(Sharecast News) – Markets in the Asia-Pacific region recorded significant declines on Friday, as investors reacted to the latest inflation figures from Tokyo, and awaited potential cues on US monetary policy from the Jackson Hole meeting.
Patrick Munnelly, market analyst at TickMill Group, said the downward pressure on Asian equity markets was driven by negative momentum carried over from global markets.
“The Nikkei 225 index experienced a significant decline, dropping below the 32,000 handle and displaying a gap down in its opening,” Munnelly noted.
“This drop was exacerbated by a broad sector-wide recoil, particularly impacting tech stocks.
“Hang Seng, the benchmark index in Hong Kong, recorded a decrease of just over 1%, while the Shanghai Composite also saw a decline of 0.5%.”
Munnelly said that in Hong Kong, companies such as NetEase and Meituan faced notable losses, primarily due to a general sell-off in the technology sector, which overshadowed earnings results.
“Losses were somewhat contained in the mainland Chinese market, partly due to a strong liquidity injection by the People’s Bank of China (PBoC).
“Additionally, China’s securities regulator engaged with financial industry firms, advocating for longer-term funds to contribute to stabilising the stock market.
“Overall, the decline in Asia-Pacific stocks was driven by the waning Nvidia-driven optimism and the anticipation surrounding Powell’s speech.”
Equity markets tumble across the region
In Japan, the Nikkei 225 saw a drop of 2.05% to settle at 31,624.28, while the Topix ended the day down 0.88% at 2,266.40.
Key technology stocks felt the weight on Tokyo’s benchmark, with Advantest plunging 9.99%, Tokyo Electron declining 5.93%, and Dainippon Screen Manufacturing down 3.44%.
In China, the Shanghai Composite fell 0.59% to 3,064.07, while the Shenzhen Component fared worse, dropping 1.23% to 10,130.47.
CCS Supply Chain Management and Beijing Wantai Biological Pharmacy Enterprise both experienced sharp declines in Shanghai, of 10.03% and 10.01%, respectively.
The Hang Seng Index in Hong Kong saw a decrease of 1.4%, concluding at 17,956.38.
Some of the major losers in the index included ENN Energy Holdings, which plummeted 16.2%, NetEase, down 6.74%, and New World Development Co, shedding 5.77%.
South Korea’s Kospi wasn’t spared, falling 0.73% to 2,519.14, with some of the top decliners including Samsung Engineering and Naver Corporation, which fell 7.92% and 7.86% respectively.
The S&P/ASX 200 in Australia retreated 0.93%, closing at 7,115.20.
Significant contributors to Sydney’s drop included Pilbara Minerals and Tabcorp Holdings, with declines of 8.02% and 7.76% respectively.
New Zealand’s market remained relatively resilient in comparison, with the S&P/NZX 50 experiencing a modest fall of 0.3% to 11,467.66.
However, Vista Group International and Pacific Edge recorded significant declines of 8.56% and 4.63%, respectively.
On the currency front, the dollar was last up 0.13% on the yen to trade at JPY 146.02.
The greenback was mixed against the down under dollars, dipping 0.12% on the Aussie to AUD 1.5564, while it strengthened 0.18% against the Kiwi to change hands at NZD 1.6912.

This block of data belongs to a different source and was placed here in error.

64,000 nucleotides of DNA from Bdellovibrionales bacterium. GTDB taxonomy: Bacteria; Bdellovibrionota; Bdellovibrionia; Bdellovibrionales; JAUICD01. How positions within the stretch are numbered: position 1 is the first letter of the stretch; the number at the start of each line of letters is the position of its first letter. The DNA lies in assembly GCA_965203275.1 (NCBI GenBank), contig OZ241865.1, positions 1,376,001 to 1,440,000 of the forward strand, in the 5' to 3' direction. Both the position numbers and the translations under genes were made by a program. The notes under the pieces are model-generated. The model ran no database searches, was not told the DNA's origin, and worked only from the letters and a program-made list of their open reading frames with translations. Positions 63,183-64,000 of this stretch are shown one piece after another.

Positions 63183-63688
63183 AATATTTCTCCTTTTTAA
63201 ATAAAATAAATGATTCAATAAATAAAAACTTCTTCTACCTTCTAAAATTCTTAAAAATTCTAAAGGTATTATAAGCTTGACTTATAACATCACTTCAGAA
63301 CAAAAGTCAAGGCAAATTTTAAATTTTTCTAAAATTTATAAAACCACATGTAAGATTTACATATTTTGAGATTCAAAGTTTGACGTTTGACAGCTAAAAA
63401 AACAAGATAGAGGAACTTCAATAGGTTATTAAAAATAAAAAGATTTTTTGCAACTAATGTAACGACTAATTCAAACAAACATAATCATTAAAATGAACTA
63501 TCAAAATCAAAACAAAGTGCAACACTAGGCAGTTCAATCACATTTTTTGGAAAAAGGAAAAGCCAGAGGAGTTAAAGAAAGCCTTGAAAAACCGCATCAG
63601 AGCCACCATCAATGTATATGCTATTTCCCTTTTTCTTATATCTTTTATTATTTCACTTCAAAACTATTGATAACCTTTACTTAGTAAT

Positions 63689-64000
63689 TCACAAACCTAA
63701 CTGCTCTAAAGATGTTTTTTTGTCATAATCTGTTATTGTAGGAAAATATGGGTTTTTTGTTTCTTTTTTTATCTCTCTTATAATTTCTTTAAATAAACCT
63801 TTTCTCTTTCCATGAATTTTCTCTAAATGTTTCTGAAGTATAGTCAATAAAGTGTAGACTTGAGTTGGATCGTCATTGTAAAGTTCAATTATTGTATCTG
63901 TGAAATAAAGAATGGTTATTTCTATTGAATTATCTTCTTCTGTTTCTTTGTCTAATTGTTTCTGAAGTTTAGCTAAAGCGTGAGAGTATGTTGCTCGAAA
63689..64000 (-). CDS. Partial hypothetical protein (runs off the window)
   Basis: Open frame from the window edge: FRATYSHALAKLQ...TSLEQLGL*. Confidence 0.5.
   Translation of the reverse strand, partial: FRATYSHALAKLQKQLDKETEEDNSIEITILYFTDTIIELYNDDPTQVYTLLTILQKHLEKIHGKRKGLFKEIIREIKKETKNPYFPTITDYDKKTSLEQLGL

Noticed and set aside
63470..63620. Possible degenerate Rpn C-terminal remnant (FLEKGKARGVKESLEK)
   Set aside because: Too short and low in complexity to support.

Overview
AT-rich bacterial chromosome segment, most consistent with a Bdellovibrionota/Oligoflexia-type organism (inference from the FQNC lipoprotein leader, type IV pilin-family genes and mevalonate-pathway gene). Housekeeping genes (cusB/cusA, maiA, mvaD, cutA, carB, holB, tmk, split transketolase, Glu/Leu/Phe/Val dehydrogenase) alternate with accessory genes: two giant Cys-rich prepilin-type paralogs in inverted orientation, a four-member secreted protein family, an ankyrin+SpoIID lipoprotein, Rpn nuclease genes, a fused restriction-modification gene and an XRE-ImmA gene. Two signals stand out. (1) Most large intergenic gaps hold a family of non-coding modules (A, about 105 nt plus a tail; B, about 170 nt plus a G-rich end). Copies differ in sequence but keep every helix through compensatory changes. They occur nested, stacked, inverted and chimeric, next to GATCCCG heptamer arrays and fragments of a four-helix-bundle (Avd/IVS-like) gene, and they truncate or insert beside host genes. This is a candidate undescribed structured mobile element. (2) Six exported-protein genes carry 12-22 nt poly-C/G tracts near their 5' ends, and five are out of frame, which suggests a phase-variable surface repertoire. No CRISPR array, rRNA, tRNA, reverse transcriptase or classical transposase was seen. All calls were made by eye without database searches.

In oil markets, both Brent crude and West Texas Intermediate futures saw gains, with the former last up 1.42% to $84.54 per barrel, and the latter edging up 1.4% to $80.16.
Tokyo’s core inflation dips, Malaysia’s CPI rate slows, Beijing eases mortgage rules
In economic news, Tokyo reported a decrease in its core inflation rate earlier in the day, with the rate coming in at 2.8% this month, down from July’s 3% and falling slightly below the 2.9% forecast by Reuters polling.
It was the most modest growth in Tokyo’s core inflation, which omits fresh food prices, since September last year.
Tokyo’s overall inflation rate was recorded at 2.9%, a dip from 3.2% in July.
“Overnight inflation data saw the leading Tokyo core CPI reading drop, allaying concerns over the Bank of Japan inflation rise earlier in the week,” said Scope Markets chief market analyst Joshua Mahony.
“That outlier had provided short-term strength for the yen, particularly against European currencies as weak PMI figures tempered hawkish sentiment.
“Weekend comments from Ueda in Wyoming should help clear up the outlook, sparking potential yen volatility at the open on Monday.”
In Malaysia, the inflation trajectory also showed signs of moderation, with the country’s consumer price index (CPI) registering a 2% year-on-year increase in July.
The pace was the most subdued since August 2021, and was slightly below the 2.1% pencilled in by economists surveyed by Reuters.
Compared to June’s 2.4%, July’s CPI was noticeably lower, and it was also the fifth consecutive month that the country’s inflation rate had decelerated.
On a monthly basis, there was a 0.1% decrease in CPI in July, slowing from the 0.2% reduction observed in June.
Over in China, authorities unveiled a strategic manoeuvre aimed at invigorating the residential property market.
Announced late on Friday, the initiative was intended to relax some of the country’s rigid mortgage regulations.
Based on information from China’s Ministry of Housing and Urban-Rural Development, the People’s Bank of China, and the National Administration of Financial Regulation, local city governments were now empowered to discard rules that had historically penalised individuals with past mortgages.
In many major cities, even if the individuals had repaid their mortgage and currently did not possess any property, they were not recognised as first-time buyers, thus subjecting them to stringent borrowing conditions.
That, according to Bloomberg, often translated to demanding higher down payments from such buyers.
Reporting by Josh White for Sharecast.com.